This is the mail archive of the
mailing list for the GCC project.
Re: Interpreting stack frame
Peter Leist wrote:
> On Fri, Mar 20, 2009 at 4:54 PM, Ian Lance Taylor <email@example.com> wrote:
>> Peter Leist <firstname.lastname@example.org> writes:
>>> How can I interpret the stack frame of the current_function? That
>>> means, how can
>>> I tell what is stored at the location FP+xxx. If that is not (easily)
>>> possible, it would
>>> help if I can somehow determine the type of data stored at that
>>> location (i.g is that
>>> a reference to a variable or the contents of a variable).
>> Stack slots can be shared by different variables, so I'm not sure there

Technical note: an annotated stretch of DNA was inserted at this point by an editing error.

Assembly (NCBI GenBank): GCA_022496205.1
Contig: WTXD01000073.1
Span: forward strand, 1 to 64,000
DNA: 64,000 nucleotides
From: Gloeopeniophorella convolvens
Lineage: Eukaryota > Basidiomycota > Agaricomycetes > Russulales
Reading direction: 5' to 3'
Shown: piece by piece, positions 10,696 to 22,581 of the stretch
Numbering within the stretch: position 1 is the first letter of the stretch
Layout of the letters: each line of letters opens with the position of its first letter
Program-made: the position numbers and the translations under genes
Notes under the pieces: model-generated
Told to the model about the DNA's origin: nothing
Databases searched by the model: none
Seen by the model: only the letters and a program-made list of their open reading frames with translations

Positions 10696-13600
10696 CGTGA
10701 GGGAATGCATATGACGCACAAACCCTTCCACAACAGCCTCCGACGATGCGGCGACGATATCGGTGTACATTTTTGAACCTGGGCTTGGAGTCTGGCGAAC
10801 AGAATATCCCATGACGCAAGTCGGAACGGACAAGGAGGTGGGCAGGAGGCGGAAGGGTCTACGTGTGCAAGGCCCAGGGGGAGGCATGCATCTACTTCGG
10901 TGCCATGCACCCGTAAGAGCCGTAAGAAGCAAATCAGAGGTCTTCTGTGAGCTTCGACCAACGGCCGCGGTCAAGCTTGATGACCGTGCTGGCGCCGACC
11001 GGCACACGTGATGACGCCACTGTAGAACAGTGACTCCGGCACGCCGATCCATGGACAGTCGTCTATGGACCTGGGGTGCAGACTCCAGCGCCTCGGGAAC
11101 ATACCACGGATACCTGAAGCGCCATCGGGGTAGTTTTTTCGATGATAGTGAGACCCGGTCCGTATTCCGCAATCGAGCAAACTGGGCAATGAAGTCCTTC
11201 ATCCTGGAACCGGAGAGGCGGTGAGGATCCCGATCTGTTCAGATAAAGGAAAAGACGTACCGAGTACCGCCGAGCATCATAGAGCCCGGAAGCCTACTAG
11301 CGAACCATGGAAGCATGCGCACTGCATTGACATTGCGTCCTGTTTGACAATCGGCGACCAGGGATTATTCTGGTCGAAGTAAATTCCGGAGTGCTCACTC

>> is a coherent answer to this.
> I understand that, but at a given point in the program flow the assignment
> of stack slot to a variable should be fixed.
Should it? We do some very drastic transformations in gcc, sometimes
coalescing variables, sometimes eliminating them altogether, and
sometimes creating new ones which have no equivalent in the source.
This is all business as usual for an optimizing compiler.
> What I try to achieve is: Given the frame pointer for a function X, how can I
> tell which of the used stack frames hold what data (at a given time in
> the program flow).
> To be more exact, I would like to know that before a call is taken. I want to
> tell for every stack slot of the *calling* function if the data in that slot is
> passed to the called function as a reference or not....
> Every debugger should be able to tell that, or am I wrong? Can I probably
> extract the information from debug data?
Yes, but as I explain above the information is not going to be complete.